I can’t tell this to the policeman. I can’t say it in front of my daughter. It would be inappropriate, anyway. No one really wants to know all that much. I am trying to get my personal Show Back on the Road. I’ve recently announced a new era of Not Being Such a Miserable Bitch, which coincides with a new era of Deep Gratitude and Letting Go. It wasn’t just the cancer. I have been phenomenally depressed and not really participating for years. I was recently talking about fugue states with a friend and said “I think I’ve been in one for at least ten but possibly thirty-five years.” The cancer just kind of ground me into an even finer pulp, one that would slip right through the baleen of a great whale, in whose belly I often imagined myself during my physical suffering.

He comes back. He says that the old car is actually still on the insurance, and I have been paying insurance for two cars, just not the right two. This makes me feel a little bit better, even though I’ve been committing a felony every day for the past year. He says if I can get my insurer on the phone, and they can add this car immediately, he will let me go, but there will be tickets, and I will have to appear in court.

“Okay,” I say. I am relieved that my cell phone is charged, and that I recently acquired a new purse which is full of little organized pouches. I also have a pen handy. These are all signs that I am a solid citizen, I think. The insurance woman is quite nice, and agrees to do it. I hand the phone to the officer. He nods, gives it back. He tells me in a quiet voice that if I were a scuzzbag, he would have arrested me. He tells me that if I show up in court, they will probably waive the tickets. He says he’s not trying to ruin anyone’s day here, but…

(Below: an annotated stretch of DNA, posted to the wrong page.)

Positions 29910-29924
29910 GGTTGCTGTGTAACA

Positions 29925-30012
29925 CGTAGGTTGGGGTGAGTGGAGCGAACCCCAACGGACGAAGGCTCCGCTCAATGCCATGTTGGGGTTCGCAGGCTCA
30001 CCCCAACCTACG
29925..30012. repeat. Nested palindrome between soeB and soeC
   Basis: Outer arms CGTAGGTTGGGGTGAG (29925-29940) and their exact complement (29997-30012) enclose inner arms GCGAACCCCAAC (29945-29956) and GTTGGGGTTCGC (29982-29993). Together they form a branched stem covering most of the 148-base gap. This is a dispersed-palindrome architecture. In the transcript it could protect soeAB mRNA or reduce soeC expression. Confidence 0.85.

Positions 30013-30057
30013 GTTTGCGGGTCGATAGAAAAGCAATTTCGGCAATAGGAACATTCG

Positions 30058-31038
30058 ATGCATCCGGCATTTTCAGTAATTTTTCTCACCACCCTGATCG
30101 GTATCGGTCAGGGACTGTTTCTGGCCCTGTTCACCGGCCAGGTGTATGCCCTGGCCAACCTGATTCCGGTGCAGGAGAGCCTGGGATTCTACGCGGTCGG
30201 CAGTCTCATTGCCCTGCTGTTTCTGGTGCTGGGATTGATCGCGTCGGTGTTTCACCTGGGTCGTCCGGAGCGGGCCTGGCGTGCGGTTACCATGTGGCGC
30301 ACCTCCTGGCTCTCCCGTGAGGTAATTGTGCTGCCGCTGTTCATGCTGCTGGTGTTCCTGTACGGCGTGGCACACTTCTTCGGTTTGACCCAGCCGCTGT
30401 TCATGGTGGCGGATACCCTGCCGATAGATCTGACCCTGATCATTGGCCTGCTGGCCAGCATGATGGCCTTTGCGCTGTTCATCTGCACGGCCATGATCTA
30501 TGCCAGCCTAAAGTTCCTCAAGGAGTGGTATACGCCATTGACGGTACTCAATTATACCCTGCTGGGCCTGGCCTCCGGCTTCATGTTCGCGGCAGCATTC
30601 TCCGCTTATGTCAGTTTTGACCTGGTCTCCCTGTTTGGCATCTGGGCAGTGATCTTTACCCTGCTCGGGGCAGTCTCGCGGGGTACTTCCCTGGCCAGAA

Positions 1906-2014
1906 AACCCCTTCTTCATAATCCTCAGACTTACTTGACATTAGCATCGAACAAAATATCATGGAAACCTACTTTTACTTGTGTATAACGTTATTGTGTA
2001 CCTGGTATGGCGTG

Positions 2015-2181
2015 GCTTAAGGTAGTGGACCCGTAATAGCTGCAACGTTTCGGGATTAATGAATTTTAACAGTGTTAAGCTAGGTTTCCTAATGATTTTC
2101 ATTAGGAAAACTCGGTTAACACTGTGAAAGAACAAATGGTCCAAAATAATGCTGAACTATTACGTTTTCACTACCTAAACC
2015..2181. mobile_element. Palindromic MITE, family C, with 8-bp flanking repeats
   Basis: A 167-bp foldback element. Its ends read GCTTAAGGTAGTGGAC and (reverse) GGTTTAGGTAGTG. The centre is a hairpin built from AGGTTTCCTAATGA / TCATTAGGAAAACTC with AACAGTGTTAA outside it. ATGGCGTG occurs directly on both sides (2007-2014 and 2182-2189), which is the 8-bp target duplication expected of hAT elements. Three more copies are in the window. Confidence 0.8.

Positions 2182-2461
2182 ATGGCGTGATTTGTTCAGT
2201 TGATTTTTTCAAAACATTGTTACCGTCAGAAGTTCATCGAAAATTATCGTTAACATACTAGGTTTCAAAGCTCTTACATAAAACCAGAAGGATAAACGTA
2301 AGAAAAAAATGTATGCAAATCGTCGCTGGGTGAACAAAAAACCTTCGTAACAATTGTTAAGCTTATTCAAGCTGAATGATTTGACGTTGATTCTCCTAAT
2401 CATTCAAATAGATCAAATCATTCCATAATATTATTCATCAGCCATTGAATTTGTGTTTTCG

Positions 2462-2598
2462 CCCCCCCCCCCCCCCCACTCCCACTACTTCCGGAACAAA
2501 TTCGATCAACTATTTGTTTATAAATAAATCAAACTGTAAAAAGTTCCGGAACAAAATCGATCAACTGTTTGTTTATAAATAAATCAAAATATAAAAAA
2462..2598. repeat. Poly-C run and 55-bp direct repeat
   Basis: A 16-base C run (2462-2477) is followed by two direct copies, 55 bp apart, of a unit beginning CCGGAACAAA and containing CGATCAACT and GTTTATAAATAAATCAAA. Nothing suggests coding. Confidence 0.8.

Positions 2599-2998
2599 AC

“Of course not,” I say. “Thank you so much for your kindness.” I reach through my window and shake his hand. “It’s actually a good thing that I learned about this.”

Having seen how far things can fall apart in one family when the human hearth breaks down, I can see quite clearly how families, cities and nations fail. It’s a lot of little things that add up.

Taking a deep breath, I put on my turn signal and head for home. My daughter’s worst complaint about this little adventure is that it took a really long time. I take this as an additional warning to mind the details, pull up the slack, and to be grateful to do so. And I say additional prayers of gratitude that I didn’t have to inflict any more suffering on her as a result of my negligence. I have been issued a warning in every way possible. At last, I am paying attention.

Mary Valle lives in Baltimore and is the author of Cancer Doesn't Give a Shit About Your Stupid Attitude: Reflections on Cancer and Catholicism. She blogs on KtB as The Communicant. For more Mary, check out her blog or follow her on Twitter.